It is in the unspoken where The Heiresses is its most powerful.
The overthrow of a democratically elected leader, the imposition of a fascistic military strongman on a population, the years of human rights abuses and crony capitalism that followed; the history of Chile from the early 1970s right into the early 20th century provides any good liberal-minded thinking person plenty to get steamed about, and there have been plenty of fiction and non-fiction stories told about it during and after that time (including the much-bruited 1982 Costa-Gavras picture “Missing,” starring Jack Lemmon and Sissy Spacek). “Colonia,” directed by Floran Gallenberger from a script by Torsten Wenzel and the director, uses a little-known wrinkle in Chile’s horrific narrative as its springboard.
The movie begins as a pretty conventional period romantic drama. Emma Watson’s Lena is a stewardess (it’s 1973, female flight attendants are still called that) for Lufthansa, and unlike her colleagues, she’s a little adventurous in her love life: she’s involved with German-born activist Daniel (Daniel Bruhl), who’s rousing The People at a street rally as she’s on the shuttle from Santiago’s airport to her hotel. Lena hops off the bus and into Daniel’s arms for a few blissful days of love and activism, and then, boom, the coup hits, and they’re out on the streets. Daniel, so ardent he can’t help himself, gets himself in big trouble with the militia after he’s spotted trying to document their repressive activities with his camera. Lena and Daniel are shipped to a soccer stadium for processing and Daniel gets ratted out. Lena’s let go, and heartbroken.
She soon finds out that Daniel’s likely been taken to the south, to the headquarters of a religious sect—actually, cult—run by another German, named Paul Schäfer. No, I’m not making this up. The moviemakers aren’t either. Paul Schäfer founded the real-life Colonia Dignidad (German religious diaspora to Latin America go back to the early 19th Century, incidentally) in 1961, combining Baptist-style tenets, punitive agrarian lifestyles, and aggressive anti-Communism. The latter, especially, made him a useful tool for Pinochet, and the colony functioned, after the coup, as a repository for dissidents, who were tortured and imprisoned there. A fascinating, terrible place. One that might have more effectively conveyed to film viewers outside the strictures of a romance-based suspense picture. But, alas, this is the story of Colonia that we have been given.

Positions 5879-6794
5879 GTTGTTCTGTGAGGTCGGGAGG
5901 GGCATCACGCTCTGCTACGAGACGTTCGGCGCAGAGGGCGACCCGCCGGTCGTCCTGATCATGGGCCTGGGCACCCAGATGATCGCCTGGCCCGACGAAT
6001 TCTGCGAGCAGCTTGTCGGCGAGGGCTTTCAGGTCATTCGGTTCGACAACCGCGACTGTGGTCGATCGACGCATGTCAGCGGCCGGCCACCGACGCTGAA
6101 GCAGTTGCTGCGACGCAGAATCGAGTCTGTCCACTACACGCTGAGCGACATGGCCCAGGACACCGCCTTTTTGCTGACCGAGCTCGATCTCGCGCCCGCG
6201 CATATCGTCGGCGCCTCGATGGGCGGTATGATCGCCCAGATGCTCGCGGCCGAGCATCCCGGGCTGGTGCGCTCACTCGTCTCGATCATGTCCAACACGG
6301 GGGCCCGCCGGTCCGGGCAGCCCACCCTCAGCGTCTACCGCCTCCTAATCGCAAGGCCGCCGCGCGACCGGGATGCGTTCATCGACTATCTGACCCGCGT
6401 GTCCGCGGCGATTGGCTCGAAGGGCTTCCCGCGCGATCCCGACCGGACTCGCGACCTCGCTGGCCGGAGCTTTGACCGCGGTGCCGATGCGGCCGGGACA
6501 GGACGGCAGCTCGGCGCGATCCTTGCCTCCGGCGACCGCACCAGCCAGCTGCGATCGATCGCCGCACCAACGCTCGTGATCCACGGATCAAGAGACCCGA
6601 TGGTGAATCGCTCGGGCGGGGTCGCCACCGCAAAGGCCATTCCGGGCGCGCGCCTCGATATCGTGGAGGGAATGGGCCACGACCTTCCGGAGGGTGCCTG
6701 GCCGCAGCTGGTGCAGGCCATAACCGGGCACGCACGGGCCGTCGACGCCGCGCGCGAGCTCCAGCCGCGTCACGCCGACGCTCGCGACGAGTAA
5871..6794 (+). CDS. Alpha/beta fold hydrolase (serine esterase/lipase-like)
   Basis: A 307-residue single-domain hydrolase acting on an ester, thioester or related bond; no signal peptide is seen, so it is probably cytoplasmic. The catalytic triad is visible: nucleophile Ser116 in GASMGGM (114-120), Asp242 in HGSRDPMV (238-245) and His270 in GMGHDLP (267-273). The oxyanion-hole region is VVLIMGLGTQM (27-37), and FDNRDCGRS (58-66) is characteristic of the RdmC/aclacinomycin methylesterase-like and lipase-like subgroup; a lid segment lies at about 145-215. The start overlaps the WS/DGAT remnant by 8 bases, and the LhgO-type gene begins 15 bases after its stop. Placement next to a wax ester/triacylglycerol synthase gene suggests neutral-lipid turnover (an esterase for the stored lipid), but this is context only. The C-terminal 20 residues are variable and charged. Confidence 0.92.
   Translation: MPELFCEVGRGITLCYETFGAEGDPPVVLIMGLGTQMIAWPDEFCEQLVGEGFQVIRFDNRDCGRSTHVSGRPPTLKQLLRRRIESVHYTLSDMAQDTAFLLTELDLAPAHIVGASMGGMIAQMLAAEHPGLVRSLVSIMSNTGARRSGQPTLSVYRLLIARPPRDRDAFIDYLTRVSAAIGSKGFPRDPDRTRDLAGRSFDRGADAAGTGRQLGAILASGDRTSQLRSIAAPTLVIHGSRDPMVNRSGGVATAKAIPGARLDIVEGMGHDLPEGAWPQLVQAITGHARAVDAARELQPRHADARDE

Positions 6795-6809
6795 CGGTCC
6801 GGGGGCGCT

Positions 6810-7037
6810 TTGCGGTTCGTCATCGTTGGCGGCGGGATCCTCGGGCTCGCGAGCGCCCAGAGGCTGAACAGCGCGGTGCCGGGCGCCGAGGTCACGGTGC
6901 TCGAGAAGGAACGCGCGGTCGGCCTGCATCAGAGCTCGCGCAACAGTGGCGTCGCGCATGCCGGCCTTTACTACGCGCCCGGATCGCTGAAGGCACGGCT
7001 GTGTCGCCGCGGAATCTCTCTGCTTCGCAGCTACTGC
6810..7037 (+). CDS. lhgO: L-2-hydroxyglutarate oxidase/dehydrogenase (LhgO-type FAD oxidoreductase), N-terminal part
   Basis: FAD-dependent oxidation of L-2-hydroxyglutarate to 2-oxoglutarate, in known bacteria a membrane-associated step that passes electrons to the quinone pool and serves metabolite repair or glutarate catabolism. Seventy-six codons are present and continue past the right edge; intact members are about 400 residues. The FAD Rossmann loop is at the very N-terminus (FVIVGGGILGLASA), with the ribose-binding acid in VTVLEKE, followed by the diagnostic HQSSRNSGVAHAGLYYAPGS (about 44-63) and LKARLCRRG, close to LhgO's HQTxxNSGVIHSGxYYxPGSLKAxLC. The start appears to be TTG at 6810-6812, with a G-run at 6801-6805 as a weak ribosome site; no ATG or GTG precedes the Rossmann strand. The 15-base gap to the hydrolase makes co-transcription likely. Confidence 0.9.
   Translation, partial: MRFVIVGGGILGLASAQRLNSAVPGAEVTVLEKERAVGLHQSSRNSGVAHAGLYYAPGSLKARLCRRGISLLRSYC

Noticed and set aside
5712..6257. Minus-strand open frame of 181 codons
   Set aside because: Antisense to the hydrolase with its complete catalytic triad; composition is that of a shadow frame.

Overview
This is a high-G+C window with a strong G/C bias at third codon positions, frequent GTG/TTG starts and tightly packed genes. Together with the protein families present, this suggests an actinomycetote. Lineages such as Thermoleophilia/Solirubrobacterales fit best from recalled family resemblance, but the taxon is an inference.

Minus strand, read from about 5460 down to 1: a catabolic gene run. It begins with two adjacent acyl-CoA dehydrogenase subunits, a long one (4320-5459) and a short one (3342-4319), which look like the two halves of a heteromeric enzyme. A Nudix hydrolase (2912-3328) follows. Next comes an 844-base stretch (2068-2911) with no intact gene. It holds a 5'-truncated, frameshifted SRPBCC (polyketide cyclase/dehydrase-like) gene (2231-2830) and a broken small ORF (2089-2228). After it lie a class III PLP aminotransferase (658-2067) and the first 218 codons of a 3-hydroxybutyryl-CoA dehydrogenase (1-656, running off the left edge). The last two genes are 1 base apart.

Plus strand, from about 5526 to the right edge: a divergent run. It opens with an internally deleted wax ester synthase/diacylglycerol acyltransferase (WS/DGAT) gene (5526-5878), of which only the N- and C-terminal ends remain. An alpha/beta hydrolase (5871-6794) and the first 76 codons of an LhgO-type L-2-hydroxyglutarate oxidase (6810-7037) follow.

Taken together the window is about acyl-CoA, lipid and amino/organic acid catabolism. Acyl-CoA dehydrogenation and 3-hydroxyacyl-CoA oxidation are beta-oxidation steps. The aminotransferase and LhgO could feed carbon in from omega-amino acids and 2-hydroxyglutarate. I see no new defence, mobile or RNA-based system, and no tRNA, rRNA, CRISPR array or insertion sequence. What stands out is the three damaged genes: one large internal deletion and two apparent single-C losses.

Lena, on learning of this place, dresses way down and hides there, trying to go undercover as a God-seeker. Schäfer himself, played with effective imperious chilliness by Michael Nyqvist (who also manages an unnerving resemblance to the real-life figure) sees “through” Lena immediately, and has her unbutton her drab blouse to reveal a lacy bra underneath. He accepts her into his flock anyway, and soon she’s farming the land in sexually segregated non-splendor, keeping her eyes peeled for Daniel.
Daniel in the meantime has been beaten and tortured so thoroughly he’s believed to be brain-damaged. But he’s not, and he’s crafty enough to know not to let on. How they will find each other and what they’ll do once that happens takes up some time, and the contrivances that follow are a little over-determined. It’s very convenient that Lena is saved from a gang beating by an alarm being tripped by Daniel, completely by coincidence. Once the couple is reunited, director Gallenberger does manage to ramp up some effective suspense depicting their efforts to escape. But these mechanics, in turn, diffuse what also wants to be a powerful story of human rights abuse. Watson and Bruhl give it their best, and Nyqvist makes a powerful villain, but “Colonia” winds up being a movie that wants to get its way on too many levels, and winds up not satisfying on most of them.
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